Information from NASA’s Curiosity Rover has recently revealed that wind on Mars may be responsible for shaping the planet’s Gale Crater.
Gale Crater was originally created when an asteroid or comet hit Mars and carved out the 96-mile-wide depression. The basin was then filled with rocks, sand and silt that was later eroded by wind.
Prominent swirling winds on Mars sculpt the mountainous landscape of the Red Planet. Scientists observed NASA’s Curiosity and Mars Reconnaissance Orbiter to determine that Martian winds have been moving sediment out of Gale Crater for years, leaving a nearly three and half mile-high mountain behind.
The layered mountain— known as Mount Sharp— is a major determining factor in shaping local wind patterns. The mountain was first formed by the winds that it now directs.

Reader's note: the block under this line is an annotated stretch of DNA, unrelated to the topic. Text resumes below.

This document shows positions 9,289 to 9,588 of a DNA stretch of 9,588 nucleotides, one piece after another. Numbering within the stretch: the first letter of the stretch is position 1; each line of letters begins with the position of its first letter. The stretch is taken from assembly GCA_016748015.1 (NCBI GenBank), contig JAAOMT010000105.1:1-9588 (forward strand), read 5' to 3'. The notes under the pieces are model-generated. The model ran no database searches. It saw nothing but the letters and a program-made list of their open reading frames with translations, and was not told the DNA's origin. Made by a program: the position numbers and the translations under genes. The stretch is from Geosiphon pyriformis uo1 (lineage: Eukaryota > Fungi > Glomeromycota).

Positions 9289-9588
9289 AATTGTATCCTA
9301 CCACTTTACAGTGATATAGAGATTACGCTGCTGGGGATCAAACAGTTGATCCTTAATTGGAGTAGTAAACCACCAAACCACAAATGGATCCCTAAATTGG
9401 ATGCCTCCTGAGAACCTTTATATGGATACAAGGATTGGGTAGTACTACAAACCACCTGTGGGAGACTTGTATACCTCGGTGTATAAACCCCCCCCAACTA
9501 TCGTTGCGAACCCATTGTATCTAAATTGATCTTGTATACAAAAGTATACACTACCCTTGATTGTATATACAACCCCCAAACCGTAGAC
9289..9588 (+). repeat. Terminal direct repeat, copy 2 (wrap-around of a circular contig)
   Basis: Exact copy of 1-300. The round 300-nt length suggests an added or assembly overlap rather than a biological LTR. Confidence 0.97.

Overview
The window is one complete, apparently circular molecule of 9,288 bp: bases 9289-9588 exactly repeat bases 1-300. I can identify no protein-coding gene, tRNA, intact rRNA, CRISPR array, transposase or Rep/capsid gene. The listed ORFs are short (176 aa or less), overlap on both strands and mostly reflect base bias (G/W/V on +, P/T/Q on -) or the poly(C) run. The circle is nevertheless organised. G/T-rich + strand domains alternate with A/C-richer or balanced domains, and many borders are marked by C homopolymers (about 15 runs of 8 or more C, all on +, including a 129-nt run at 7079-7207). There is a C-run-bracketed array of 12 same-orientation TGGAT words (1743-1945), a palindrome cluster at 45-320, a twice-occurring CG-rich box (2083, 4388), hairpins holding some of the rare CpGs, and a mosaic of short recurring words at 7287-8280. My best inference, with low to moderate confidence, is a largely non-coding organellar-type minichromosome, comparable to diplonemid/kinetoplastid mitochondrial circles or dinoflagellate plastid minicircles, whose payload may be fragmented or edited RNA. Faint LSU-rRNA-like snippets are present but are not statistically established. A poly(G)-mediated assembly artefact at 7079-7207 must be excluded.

The Curiosity Rover will continue to study sand composition on the slopes of Mount Sharp.
“We’re keeping Curiosity busy in an area with lots of sand at a season when there’s plenty of wind blowing it around,” Curiosity Project Scientist Ashwin Vasavada said in a statement by NASA. “One aspect we want to learn more about is the wind’s effect on sorting sand grains with different composition. That helps us interpret modern dunes as well as ancient sandstones.”
Top Image: Pixabay, CC0
Chamberlain Smith is a freelance writer based in Athens, Georgia.